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Tea Party Wins Big as O'Donnell Topples Castle in Delaware

The Tea Party won a major victory in Delaware on Tuesday night as Christine O'Donnell came from behind in a late-game sprint that toppled establishment candidate Mike Castle. But O'Donnell now faces a greater challenge as she moves on to the general election.

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Republican Senate candidate Christine O'Donnell talks to reporters after casting her vote on Tuesday. (Mark Wilson)

The Tea Party won a major victory in Delaware on Tuesday night as insurgent Christine O'Donnell, endorsed by Tea Party Express and Sarah Palin, came from behind in a late-game sprint that toppled Rep. Mike Castle in his bid for Delaware's Republican Senate nomination. But O'Donnell now faces an even greater challenge as she moves on to the general election.

As we told you on Monday, this race was the biggest ticket in this round of primaries. O'Donnell, a perennial candidate despised by the GOP establishment statewide, seemed in the early stages of the campaign to be only a minor distraction for Castle, a nine-term congressman and moderate Republican. But O'Donnell charged forward in the late stages of the campaign, buoyed by endorsements from high-profile Republicans aligned with the Tea Party, including Palin and South Carolina Sen. Jim DeMint, and the Tea Party Express, a major Tea Party group. She ultimately captured some 53 percent of the votes to Castle's 47 percent.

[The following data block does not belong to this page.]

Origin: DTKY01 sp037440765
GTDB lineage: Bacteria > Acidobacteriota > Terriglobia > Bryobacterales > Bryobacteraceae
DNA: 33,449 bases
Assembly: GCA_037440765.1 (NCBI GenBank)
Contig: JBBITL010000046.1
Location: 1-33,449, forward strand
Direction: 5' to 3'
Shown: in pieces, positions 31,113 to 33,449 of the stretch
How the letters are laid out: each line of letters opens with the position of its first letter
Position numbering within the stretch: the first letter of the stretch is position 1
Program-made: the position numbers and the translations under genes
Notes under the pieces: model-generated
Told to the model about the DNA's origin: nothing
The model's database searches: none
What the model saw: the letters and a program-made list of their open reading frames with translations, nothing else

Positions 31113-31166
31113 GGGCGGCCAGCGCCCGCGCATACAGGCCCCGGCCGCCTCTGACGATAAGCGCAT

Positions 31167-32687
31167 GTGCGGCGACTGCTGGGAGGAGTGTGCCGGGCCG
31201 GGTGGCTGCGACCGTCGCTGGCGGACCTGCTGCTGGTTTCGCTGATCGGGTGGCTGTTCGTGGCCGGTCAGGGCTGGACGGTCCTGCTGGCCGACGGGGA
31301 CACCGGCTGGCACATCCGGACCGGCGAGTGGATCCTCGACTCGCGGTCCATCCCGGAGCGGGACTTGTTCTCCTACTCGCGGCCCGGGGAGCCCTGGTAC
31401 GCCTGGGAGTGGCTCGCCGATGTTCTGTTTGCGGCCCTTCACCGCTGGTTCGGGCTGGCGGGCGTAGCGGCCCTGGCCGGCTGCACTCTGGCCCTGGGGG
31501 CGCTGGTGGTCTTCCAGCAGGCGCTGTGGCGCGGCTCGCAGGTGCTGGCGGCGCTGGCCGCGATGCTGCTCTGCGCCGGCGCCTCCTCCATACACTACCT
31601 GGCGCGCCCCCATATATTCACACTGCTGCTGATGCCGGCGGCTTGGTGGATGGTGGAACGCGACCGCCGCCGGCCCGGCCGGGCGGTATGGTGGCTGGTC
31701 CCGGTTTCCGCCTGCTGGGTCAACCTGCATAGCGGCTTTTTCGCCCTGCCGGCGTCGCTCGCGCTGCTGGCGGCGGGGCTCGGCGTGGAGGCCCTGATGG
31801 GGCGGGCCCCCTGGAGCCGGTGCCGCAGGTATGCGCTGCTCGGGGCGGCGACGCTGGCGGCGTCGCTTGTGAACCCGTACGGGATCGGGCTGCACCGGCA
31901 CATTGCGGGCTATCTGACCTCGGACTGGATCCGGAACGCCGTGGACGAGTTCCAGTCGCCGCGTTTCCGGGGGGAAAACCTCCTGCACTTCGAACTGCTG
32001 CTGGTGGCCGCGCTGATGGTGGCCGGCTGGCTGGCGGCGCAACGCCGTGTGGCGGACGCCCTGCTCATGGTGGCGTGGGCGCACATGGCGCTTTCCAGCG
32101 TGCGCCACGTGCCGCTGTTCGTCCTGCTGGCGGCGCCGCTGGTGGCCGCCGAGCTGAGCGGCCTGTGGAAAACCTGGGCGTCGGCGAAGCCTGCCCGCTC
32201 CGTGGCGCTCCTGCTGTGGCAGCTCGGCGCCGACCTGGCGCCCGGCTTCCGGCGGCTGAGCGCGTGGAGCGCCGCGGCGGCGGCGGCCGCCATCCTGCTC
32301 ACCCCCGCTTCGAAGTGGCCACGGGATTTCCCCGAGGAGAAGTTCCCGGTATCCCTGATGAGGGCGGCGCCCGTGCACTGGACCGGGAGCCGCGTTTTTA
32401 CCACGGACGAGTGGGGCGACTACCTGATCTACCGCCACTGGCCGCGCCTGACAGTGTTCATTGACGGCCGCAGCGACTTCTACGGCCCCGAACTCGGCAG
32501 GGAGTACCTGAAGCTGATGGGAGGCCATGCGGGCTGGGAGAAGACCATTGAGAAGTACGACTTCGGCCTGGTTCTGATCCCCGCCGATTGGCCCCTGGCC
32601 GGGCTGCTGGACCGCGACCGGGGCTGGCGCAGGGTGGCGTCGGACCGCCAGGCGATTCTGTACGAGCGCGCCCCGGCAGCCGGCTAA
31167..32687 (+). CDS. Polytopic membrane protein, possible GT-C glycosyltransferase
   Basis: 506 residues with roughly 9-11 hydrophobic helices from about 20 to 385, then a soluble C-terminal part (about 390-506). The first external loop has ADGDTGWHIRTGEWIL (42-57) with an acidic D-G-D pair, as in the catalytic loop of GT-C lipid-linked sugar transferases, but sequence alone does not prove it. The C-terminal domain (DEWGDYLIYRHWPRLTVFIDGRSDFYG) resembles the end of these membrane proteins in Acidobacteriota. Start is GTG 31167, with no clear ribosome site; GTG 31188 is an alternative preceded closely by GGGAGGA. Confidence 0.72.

But as surprising and impressive as O'Donnell's win is, she faces a greater uphill battle now. Primary voters are always ideologically purer than general-election voters, but the divide will be even more costly in Delaware, which is a more liberal state. She's running against Democrat Chris Coons for Vice President Biden's old seat, and polls show her running well behind Coons. She's sure to tighten that gap with momentum from her primary win, but to what extent will she be able to rally the entire Delaware Republican Party behind her? While Senate Majority Leader Mitch McConnell has already pledged his support, the local party chair called her "a delusional liar" during the primary campaign. Her sudden success has touched off a round of soul searching in conservative circles in the last few days, as right-wingers consider the balance between ideological purity and electability. Her victory, and her lower chances of defeating Coons in November than Castle would have had, is widely expected to make it harder for Republicans to retake the Senate.

As I wrote Monday, this test was a special test for Sarah Palin. While Palin's endorsement was credited with helping the upstart Joe Miller knock out Sen. Lisa Murkowski in the Alaska primary, it wasn't clear how effective Palin's endorsement would be in the Delaware race. Although there are similarities, it was far from her backyard, and O'Donnell, with a controversial track record, had more baggage than Miller (she claimed she was being followed, holds very conservative beliefs, and sued a conservative organization where she worked for $6.9 million, alleging gender discrimination, among other things). It's tough to suss out how much of the credit for O'Donnell's victory should go to Palin, but the win is further evidence of her impressive political muscle—from coast to coast.

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